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Iraq Transition

Al Qaeda to residents: 'Leave or die'

Marines report threatening fliers in western Iraq

From Arwa Damon
CNN

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(CNN) -- U.S. Marines took down a sign warning Iraqi citizens not to cooperate with the Americans. The blue sign with yellow writing bears the signature of al Qaeda in Iraq, the terrorist group led by Abu Musab al-Zarqawi. It stood along Iraq's desert highway leading into Qaim, near the Syrian border.

Such signs have been reported in other cities around the region, which includes Husayba, New Ubeydi, Karabila and Sa'dat, Col. Stephen Davis, whose forces operate in the western Al Anbar province, told CNN.

The Marines have also received reports of fliers telling residents of Sa'dat, west of Qaim, to leave the city or die, said Davis, the commander of the Marines Regimental Combat Team 2. And Marines have seen civilians leave, he added.

Some fliers urge citizens to join the holy fight and condemn Iraq's government and the offensive in Falluja last year. They promote the organization's alleged attacks in the region and claim insurgents have killed tens of thousands of U.S. troops.

Zarqawi, who has a $25 million reward on his head, has claimed that al Qaeda in Iraq has taken over the Qaim area, hailing it "The Islamic Republic of Qaim."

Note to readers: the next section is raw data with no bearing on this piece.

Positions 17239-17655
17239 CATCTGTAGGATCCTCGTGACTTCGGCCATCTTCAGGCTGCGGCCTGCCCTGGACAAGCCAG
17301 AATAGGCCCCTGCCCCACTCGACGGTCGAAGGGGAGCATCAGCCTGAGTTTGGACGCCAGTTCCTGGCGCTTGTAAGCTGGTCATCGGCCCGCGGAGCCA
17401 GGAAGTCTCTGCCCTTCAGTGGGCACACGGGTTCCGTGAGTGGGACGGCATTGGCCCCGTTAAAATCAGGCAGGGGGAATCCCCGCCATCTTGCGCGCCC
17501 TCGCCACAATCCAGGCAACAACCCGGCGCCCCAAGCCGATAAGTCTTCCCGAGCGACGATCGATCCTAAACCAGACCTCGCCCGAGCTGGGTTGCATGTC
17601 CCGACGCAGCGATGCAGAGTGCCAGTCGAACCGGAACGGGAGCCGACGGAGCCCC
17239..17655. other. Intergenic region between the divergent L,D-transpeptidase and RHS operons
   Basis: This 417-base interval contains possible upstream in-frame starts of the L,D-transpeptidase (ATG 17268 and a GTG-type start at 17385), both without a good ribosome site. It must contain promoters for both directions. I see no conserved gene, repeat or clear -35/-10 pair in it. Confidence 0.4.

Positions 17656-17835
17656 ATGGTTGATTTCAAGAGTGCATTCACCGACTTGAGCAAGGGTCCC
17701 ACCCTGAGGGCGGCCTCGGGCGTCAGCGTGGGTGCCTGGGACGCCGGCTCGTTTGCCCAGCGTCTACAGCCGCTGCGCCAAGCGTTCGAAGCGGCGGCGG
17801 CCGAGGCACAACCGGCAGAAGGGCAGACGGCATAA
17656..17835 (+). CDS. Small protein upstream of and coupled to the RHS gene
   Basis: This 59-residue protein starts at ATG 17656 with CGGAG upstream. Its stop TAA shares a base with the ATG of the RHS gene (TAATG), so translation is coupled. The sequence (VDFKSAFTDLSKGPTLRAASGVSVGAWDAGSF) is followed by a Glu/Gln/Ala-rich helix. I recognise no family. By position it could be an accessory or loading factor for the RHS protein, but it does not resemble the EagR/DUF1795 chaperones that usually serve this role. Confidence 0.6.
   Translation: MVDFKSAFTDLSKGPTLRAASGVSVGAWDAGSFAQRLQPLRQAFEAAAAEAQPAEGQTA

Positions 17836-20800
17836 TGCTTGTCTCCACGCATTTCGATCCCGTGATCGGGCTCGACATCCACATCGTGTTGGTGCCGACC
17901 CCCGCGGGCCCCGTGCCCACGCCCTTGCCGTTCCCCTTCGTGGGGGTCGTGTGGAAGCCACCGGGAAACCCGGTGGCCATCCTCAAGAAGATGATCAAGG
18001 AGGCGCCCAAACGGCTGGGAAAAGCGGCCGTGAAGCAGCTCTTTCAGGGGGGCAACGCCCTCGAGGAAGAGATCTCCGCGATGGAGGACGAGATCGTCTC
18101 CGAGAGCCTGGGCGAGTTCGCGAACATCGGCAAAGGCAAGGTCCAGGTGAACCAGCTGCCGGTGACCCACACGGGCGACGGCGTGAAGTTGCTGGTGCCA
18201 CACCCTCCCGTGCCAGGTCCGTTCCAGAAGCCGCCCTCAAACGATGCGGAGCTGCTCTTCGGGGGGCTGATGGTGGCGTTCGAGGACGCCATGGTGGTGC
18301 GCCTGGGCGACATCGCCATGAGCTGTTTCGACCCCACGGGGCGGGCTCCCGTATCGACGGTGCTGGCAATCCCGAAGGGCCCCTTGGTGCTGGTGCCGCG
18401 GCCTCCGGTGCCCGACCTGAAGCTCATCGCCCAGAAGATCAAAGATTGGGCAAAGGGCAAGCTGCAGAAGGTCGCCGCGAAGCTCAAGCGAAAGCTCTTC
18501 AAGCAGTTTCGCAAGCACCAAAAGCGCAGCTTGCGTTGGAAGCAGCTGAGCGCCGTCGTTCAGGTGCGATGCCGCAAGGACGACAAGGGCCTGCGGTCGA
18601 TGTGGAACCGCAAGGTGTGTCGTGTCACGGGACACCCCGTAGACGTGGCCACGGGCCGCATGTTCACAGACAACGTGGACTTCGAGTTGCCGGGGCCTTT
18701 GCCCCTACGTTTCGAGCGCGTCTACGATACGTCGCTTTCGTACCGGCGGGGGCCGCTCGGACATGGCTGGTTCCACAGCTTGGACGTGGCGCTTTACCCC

Meanwhile, a man believed to be al Qaeda in Iraq's number two operative was killed during a weekend raid in southeastern Baghdad, Iraqi and U.S. officials said Tuesday. (Full story)

Iraq's national security adviser, Mowaffaq al-Rubaie, called the killing the most important "get" since the seizure of Saddam Hussein in December 2003.

Last week, an alleged driver for two al Qaeda in Iraq leaders was captured, the U.S. military said. (Full story)

For months, Davis said, Marine forces have played a game of cat and mouse with the insurgency up and down the Euphrates River valley. Given the size of the region, which is 30,000 square miles, Marine forces have been stretched thin. And cities seized from insurgents by coalition forces are reoccupied by the insurgents, once coalition forces have withdrawn.

The except is the city of Hit, because it has a permanent U.S. and Iraqi presence after coalition forces took control two months ago.

Davis said that numerous airstrikes and intelligence-driven raids have eliminated many insurgent leaders in the area and caused significant damage to their networks and infrastructure. He emphasized that new network leaders are inferior to their predecessors.

A coalition strike against an al Qaeda-linked safe house killed one such leader about three weeks ago, Multi-National Forces said. (Full story)

Operation Green Light, conducted in the Baghdad area, about 15 miles north of Hit, destroyed an insurgent cell believed to operate along the Hit-Haditha corridor. The three-day operation ended on Tuesday with the detention of a dozen people.

The cell was believed to be a strong arm of the intimidation campaign, conducting small arms fire attacks against the Al Asad air base and planting roadside bombs.

Cell members were also believed to be facilitators -- bringing in foreign fighters from Syria, providing safe houses and supplying weapons, Davis said.

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